Peter Vaughan’s beautiful short story Safia Sails was originally published on the blog in nine parts, below you can read the story in full. Peter is a published writer and the winner of several short-fiction competitions.
🌙SAFIA SAILS ⛵
Safia lived with Mr Pelle and was an orphan. Being the age of seven, she was old enough to remember her parents, but young enough to have grown into familial comfort with her guardian. She kept an unkempt bob of black hair that framed her face like a fur hat. She was skinny, tanned all year long, and seemed an active, healthy child, to the pleasant surprise of those acquaintances that had known her Mother and Father. They had been important people in Port Blush, busybodies who buzzed about the place like benevolent flies, and when they had died, in some tragic triangulation of chance, it was as though the air had grown less balmy, and the night’s beauty had slightly faded.
On the lantern lit causeway astride the muddy harbour, where only a few fishing boats remained anchored in the brackish ground, Safia might be seen sitting on the shingle barrier, or near the unlighted end of the granite pier, on any cloudless evening. She would be lost there, her eyes unfailingly turned towards the vaulting band of innumerable sparks, and she’d be searching for something that only one blessed with the beautiful irrationality of youth would look for. She had never been to the moon, but something about its tooth-white face and its crater dimples had always attracted her. There was a distinct familiarity in its bright, round disposition, on its brows, nose and stippled chin, which reminded her of her Father; whenever she looked up at it, and it stared benignly back down, its ridges and ranges loomed sentimentally.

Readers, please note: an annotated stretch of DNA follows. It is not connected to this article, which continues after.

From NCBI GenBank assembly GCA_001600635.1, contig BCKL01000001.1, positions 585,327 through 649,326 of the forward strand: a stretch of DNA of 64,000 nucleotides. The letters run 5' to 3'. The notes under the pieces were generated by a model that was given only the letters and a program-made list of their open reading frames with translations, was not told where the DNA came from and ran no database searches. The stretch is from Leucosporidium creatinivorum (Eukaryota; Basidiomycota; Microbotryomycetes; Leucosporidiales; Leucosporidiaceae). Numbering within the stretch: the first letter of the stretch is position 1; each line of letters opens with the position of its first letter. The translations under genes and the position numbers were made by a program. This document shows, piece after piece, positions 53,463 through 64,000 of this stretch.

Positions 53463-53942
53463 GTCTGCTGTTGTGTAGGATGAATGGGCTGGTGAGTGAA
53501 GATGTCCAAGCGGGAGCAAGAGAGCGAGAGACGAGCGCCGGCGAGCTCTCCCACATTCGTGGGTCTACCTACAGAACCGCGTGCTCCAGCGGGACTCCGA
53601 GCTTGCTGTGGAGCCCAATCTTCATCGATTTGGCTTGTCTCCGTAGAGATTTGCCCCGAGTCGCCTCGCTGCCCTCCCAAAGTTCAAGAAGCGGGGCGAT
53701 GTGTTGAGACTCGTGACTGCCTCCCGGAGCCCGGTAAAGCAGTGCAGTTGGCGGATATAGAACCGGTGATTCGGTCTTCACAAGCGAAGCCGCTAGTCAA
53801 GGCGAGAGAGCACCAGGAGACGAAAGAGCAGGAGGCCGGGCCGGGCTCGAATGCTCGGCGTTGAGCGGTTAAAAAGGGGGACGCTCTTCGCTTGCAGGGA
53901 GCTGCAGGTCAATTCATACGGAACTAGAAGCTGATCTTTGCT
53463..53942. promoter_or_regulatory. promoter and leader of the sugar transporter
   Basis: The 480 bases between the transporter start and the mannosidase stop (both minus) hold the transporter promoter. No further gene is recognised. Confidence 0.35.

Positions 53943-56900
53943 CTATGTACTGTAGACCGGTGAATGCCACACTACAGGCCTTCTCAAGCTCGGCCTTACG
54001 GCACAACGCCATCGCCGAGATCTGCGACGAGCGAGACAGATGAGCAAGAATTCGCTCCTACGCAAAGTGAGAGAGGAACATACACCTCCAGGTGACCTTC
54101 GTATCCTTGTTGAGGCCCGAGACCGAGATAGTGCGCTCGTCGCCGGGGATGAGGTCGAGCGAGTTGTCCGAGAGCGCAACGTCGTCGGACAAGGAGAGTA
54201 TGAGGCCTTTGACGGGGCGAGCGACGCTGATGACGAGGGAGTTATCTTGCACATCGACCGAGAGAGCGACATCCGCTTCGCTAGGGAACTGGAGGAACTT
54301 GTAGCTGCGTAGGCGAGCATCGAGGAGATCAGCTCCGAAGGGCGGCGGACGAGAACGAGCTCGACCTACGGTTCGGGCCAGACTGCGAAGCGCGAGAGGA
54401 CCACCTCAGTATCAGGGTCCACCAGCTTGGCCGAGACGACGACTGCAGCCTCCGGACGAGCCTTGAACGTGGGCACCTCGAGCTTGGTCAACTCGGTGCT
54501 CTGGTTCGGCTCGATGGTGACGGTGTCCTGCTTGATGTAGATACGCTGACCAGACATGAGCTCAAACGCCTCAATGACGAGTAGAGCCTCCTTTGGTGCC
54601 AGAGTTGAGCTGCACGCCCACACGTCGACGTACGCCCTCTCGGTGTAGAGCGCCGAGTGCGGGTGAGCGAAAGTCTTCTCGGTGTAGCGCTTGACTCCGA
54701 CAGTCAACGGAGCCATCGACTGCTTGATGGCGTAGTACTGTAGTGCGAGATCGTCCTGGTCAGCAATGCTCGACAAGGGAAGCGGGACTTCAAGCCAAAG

At school she’d lose concentration and suddenly a teacher’s hard hand would grasp her forearm and twist her around, and she’d be by a window, having thoughtlessly wandered over, because sometimes the moon came out in the day to see her. Mr Birch didn’t like Safia at all, but he was a fat, stressful man, with a red face and sharp, ashen hair. He wore his trousers too high up, and above his stretched belt, too many of his buttons were done. His shoes were very tight and awfully shiny. He would wail at her and lead her back to her seat, sometimes up to ten times a day, and she’d go red for a moment, as well. The other children in the class would snigger at her, and she didn’t have any friends, but she would soon lose focus of them all and begin to stare through the window again, with her chin resting in her palm.
Mr Pelle, though not an orphan, was similarly separated from his paternal beginnings; he had been exiled from his motherland after a somewhat unloved upbringing. He was a cagey creature from a brood of sinister, ambitious siblings. He was a tall, spindly man with uncommonly long legs that he never straightened, as though always ready to move. Everything about him was thin and extensive, and his skin was so colourless that it almost seemed translucent. Round, dark, glistening eyes dominated his face, and his head was small and hairless; he was quite the opposite of Safia, being many times her own age. Despite, or perhaps because of their differences, he doted on her like a daughter, and she looked up to him as an uncle.